For the second year in a row, the prime minister has urged businesses to raise wages for their workers. But it’s uncertain if major firms’ readiness for another round of pay raises will be broadly shared by smaller companies across the country. It also remains unclear how far the benefits will reach the so-called irregular workers, who have come to account for nearly 40 percent of Japan’s employed workforce.
On the other hand, the decision to postpone the consumption tax hike has raised more doubts about the government’s goal of eliminating primary balance deficits by 2020. It is estimated that government debt will reach ¥1,143 trillion at the end of the current fiscal year, far more than double the nation’s gross domestic product. While aggressive fiscal spending has been among Abe’s trademark policies, government debt carries the burden over to future generations.
Since returning to office in December 2012, Abe has led his Liberal Democratic Party to two consecutive landslides at the polls: in the 2013 Upper House election and in the snap Lower House election last month. His re-election as LDP chief in September appears almost certain, enabling him to stay on as prime minister through 2018, barring severe setbacks. He is willing to use his extended grip on power to carry out his agenda to put an end to what he calls Japan’s postwar regime.
Abe’s Cabinet decided last July to change the government’s long-standing interpretation of the war-renouncing Article 9 of the Constitution to lift Japan’s self-imposed ban on collective self-defense, making it possible for Japan to take military action to defend its allies under attack even when Japan itself is not under attack. A set of legislation to implement the decision is set to be tabled for the Diet this year.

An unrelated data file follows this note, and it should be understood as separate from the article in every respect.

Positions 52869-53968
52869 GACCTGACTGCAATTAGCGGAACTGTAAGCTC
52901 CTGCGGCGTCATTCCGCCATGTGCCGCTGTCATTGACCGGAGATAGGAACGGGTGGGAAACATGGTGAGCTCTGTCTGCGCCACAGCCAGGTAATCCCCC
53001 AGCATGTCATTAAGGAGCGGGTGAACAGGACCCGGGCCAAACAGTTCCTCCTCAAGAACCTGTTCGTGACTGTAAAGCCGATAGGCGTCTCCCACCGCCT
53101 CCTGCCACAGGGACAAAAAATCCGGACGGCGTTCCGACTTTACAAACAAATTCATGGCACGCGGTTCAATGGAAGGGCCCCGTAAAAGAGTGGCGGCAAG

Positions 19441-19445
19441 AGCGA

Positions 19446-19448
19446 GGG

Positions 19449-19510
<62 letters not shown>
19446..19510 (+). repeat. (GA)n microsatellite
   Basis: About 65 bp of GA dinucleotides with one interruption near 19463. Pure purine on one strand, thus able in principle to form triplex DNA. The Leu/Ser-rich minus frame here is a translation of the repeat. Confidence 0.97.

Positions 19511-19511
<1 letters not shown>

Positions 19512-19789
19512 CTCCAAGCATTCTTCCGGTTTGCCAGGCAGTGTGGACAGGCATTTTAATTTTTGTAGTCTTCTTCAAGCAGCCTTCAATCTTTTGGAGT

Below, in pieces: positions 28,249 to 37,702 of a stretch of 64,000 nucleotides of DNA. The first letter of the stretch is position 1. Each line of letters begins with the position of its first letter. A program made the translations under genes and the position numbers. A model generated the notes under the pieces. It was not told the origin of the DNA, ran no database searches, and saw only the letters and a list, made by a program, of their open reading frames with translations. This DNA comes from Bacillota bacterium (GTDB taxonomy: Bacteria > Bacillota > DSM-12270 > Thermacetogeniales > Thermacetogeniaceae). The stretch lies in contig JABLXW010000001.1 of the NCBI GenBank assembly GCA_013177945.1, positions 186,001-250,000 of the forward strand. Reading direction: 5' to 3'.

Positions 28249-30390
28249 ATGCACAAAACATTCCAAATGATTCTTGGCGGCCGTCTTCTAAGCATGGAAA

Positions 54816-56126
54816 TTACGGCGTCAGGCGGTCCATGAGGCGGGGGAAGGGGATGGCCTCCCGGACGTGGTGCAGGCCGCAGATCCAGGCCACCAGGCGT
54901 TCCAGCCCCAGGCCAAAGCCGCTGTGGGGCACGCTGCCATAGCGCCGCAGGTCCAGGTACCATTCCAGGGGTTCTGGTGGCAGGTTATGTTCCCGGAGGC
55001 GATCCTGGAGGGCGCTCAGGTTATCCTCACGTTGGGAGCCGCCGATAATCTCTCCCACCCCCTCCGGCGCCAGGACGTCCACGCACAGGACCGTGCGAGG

Still, details of the bills are not forthcoming as differences linger within the ruling coalition over the scope of Japan’s use of force — which the prime minister repeatedly emphasizes will be tightly restricted.
The Cabinet decision said Japan should engage in collective self-defense only when the nation’s own survival is at stake. Abe has indicated that a Self-Defense Force mission to sweep mines laid in the Strait of Hormuz, for example, would qualify for the condition, because a halt to oil supply from the Middle East would have a deadly impact on people’s lives, thereby threatening Japan’s survival.
Komeito, the LDP’s coalition partner, is reportedly cautious toward such a view and wants to limit SDF missions to emergencies happening in areas close to Japan. Such discrepancies appear to illustrate the shaky nature of the Cabinet decision, which was hastily made after weeks of talks within the ruling bloc. The decision and the pending legislation — which mark a major change in Japan’s postwar defense posture — must be thoroughly debated and scrutinized in the Diet.
Further on the horizon of Abe’s agenda is amending the Constitution, most likely including but not limited to Article 9. The prime minister has said that the basic framework of the Constitution must be revised if Japan is to “regain a true independence” because it was created while the nation was under the United States-led occupation after the war.
After launching his post-election Cabinet last month, Abe said he would “like to make efforts to deepen public understanding” toward revising the Constitution.
While the LDP-Komeito alliance retained a two-thirds majority in the Lower House in the December election, it still lacks one in the Upper House. An amendment to the Constitution needs to be initiated by a two-thirds vote in both chambers of the Diet, then ratified by a national referendum.
With his new lease on power, Abe is expected to accelerate his push for constitutional revision if the LDP scores another victory in the 2016 Upper House election, possibly giving the party and like-minded forces the two-thirds majority.
People should closely monitor and brace for such moves, since they will be the ones to have the final say on the matter.